Job profile

IT Technical Support Officer

IT Technical Support Officer Job Profile

What is an IT Technical Support Officer?

IT Technical Support Officers monitor, manage and offer technical support for an organisation’s information technology systems. They also provide assistance to system users via remote desktop software, email, and telephone.

IT Technical Support Officers are often referred to as IT operations support analysts, IT support technicians, or Help Desk Officers.


There are numerous IT technical support types, some of them are:

  • Desktop support – offering direct user help
  • Computer networks – building, configuring, and maintaining computers in large organisations
  • Suppliers of managed hosting- assuring the availability of clients’ websites and apps, as well as providing technical assistance.
  • Contract hardware maintenance – working for a company that has maintenance and repair contracts for computer hardware
  • Software for vertical markets- working for a software application provider in a particular industry, such as retail, travel, or medicines

If you like IT, customer service positions, and working as part of a team while taking responsibility for your own workload, a career in IT Support may be worth pursuing.


As an IT Support Officer, you could be working in a team or in a management role. On a daily basis you could be:


  • Helping users to solve problems or providing training (face-to-face or online)
  • Finding and fixing IT related  faults
  • Assessing issues and prioritising them for action
  • Network maintenance, monitoring and other administration
  • Determining hardware and software requirements and carrying out installations
  • Implementing computer networks, designing and maintaining websites, online forms and other apps
  • Carrying out repairs or replacement of equipment
  • Following diagrams and written instructions to repair a fault or set up a system
  • Setting up new users’ accounts and profiles, and resolving password issues
  • Responding to call-outs within agreed-upon time frames
  • Supporting the roll-out of new applications


Salaries for this position will vary according to your experience level and geographic location. UK salaries for IT Technical Support Officers range from £18,000 to £35,000. In comparison,  IT Technical Support Officers in London earn an average of £29,413, with salaries ranging from £22,000 to £40,000.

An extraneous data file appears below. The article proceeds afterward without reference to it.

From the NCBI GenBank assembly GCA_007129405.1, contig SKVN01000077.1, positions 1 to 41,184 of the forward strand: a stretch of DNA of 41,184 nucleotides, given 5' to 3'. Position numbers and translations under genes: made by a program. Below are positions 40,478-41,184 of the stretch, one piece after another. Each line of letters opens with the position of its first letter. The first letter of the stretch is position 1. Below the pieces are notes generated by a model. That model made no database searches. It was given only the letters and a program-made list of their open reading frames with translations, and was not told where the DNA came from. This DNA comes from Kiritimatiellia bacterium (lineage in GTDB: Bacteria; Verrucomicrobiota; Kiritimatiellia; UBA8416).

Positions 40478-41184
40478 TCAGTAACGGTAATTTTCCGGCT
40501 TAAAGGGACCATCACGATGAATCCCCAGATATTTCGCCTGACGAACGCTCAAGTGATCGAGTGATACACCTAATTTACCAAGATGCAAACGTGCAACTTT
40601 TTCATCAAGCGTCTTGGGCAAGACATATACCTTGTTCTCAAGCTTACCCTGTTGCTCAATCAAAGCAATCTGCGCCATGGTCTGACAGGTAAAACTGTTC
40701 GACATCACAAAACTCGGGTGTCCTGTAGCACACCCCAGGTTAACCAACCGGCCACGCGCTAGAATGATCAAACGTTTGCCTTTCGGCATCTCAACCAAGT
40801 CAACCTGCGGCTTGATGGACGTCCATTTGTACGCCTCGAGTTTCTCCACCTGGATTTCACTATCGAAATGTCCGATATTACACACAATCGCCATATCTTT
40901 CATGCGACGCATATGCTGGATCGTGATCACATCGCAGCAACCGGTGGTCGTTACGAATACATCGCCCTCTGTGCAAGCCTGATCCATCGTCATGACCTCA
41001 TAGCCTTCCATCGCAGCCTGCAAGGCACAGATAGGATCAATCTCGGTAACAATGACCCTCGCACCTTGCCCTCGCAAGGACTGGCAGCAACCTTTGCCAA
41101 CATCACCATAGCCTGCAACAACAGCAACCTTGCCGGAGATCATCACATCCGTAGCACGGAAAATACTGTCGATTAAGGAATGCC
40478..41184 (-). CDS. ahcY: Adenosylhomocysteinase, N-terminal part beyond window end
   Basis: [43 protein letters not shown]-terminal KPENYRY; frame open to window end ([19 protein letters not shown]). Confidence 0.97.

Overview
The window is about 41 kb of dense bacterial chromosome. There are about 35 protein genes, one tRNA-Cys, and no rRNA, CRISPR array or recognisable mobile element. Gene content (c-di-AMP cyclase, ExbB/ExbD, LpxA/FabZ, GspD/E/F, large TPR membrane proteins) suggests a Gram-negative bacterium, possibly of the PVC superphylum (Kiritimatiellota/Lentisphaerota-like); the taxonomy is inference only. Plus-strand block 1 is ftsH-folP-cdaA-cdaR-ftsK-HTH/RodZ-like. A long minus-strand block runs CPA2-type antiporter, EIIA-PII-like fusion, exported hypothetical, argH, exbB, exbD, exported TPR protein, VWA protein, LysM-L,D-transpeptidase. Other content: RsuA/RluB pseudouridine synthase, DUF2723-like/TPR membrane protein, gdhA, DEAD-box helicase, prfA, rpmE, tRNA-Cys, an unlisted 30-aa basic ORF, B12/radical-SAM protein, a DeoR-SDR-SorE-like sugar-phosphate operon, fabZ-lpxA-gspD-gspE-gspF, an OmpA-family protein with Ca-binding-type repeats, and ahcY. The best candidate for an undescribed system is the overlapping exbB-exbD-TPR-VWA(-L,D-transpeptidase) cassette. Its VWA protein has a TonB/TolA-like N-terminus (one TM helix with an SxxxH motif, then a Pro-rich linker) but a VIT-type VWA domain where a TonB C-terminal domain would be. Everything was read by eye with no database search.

Working hours and work location 

Most IT Technical Support Officers work full-time, 35-40 hours per week.

Because of the nature of the job, you may be asked to work shifts or be on call, and you may be required to work additional hours to complete a task.

Due to our reliance on technology, IT Support Officers are required in practically every industry.

Precise work environment may influence your job title and obligations to some extent. You may work as a help desk technician for a computer manufacturer or software firm, offering support services to product users. You can also provide support and technical help to employees or businesses in the government, commercial, or public sectors.

Depending on the position and employer, you may work in an office or be needed to go to client companies or households to give on-site service .

Part-time work is uncommon due to long working hours, although it may be achievable in certain smaller businesses.

Career breaks are uncommon as the IT Technical Support Officer has to stay current with ever-changing software and operating systems.

What to expect

As an IT Technical Support Officer, you will assist computer users with computer setup, maintenance, troubleshooting, and any IT related difficulties.


You’ll frequently give both in-person and remote technical assistance to customers, typically by phone or e-mail.


You might provide support services just for a certain technical product, such as a software application or a specific hardware accessory, or you could assist people with any computer-related issue.


Viruses, data loss, non-functioning software packages, difficult hardware setup, and poor Internet connections are all potential challenges that an IT Technical Support Officer can face.


As an IT Technical Support Officer you must be a great communicator and problem solver .

A large portion of your usual workday might be spent discussing computer problems and operations with people who know far less about technology than you do. You must be able to communicate difficult technical concerns into layman’s language. To successfully troubleshoot computer problems, you must be able to grasp end users’ explanations of their computer difficulties, especially if you are providing assistance over the telephone. When dealing with distressed or irritated computer users, you must remain calm and patient.